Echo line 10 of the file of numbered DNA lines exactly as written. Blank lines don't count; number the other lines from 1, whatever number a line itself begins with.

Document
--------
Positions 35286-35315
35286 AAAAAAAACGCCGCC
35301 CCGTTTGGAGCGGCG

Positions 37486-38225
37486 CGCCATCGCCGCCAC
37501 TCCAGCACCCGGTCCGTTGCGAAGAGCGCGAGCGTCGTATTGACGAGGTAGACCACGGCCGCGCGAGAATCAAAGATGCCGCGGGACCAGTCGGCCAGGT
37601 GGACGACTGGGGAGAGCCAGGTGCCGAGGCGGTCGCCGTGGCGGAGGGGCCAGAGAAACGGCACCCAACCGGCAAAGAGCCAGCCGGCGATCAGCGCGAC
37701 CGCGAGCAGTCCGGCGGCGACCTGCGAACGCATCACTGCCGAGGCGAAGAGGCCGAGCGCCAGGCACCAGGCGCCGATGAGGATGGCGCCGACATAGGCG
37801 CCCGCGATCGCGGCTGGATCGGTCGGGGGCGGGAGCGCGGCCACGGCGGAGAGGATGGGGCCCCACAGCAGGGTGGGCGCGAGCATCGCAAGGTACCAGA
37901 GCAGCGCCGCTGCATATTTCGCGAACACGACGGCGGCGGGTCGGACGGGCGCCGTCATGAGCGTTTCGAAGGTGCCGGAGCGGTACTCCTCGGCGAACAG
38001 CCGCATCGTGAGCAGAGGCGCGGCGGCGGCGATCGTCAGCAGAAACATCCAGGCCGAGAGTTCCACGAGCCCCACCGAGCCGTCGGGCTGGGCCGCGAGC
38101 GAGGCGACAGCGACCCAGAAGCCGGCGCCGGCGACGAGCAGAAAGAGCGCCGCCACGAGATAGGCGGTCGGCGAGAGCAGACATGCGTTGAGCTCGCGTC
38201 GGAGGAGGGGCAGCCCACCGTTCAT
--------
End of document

37901 GCAGCGCCGCTGCATATTTCGCGAACACGACGGCGGCGGGTCGGACGGGCGCCGTCATGAGCGTTTCGAAGGTGCCGGAGCGGTACTCCTCGGCGAACAG